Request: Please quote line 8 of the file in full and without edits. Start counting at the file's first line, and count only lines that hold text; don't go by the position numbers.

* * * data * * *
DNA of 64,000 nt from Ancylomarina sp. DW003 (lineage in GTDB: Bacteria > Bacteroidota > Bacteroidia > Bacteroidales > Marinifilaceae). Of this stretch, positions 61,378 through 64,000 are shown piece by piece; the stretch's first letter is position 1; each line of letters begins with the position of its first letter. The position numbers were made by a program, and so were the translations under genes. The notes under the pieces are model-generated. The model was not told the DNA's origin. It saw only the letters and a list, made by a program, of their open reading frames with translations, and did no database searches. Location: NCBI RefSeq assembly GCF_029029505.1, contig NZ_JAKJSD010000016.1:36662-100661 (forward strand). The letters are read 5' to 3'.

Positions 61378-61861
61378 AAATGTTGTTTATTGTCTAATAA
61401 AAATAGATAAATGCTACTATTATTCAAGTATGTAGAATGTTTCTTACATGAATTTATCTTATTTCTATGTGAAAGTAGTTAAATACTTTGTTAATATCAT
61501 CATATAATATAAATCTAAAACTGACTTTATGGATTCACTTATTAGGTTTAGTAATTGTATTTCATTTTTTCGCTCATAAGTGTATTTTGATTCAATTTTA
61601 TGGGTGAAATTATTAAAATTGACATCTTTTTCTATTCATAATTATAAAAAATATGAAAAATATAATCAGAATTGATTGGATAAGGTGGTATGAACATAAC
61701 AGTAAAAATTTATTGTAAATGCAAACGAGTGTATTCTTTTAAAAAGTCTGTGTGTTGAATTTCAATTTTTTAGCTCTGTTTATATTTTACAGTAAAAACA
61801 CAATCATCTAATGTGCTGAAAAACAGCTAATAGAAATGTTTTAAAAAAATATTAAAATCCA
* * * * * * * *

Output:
61801 CAATCATCTAATGTGCTGAAAAACAGCTAATAGAAATGTTTTAAAAAAATATTAAAATCCA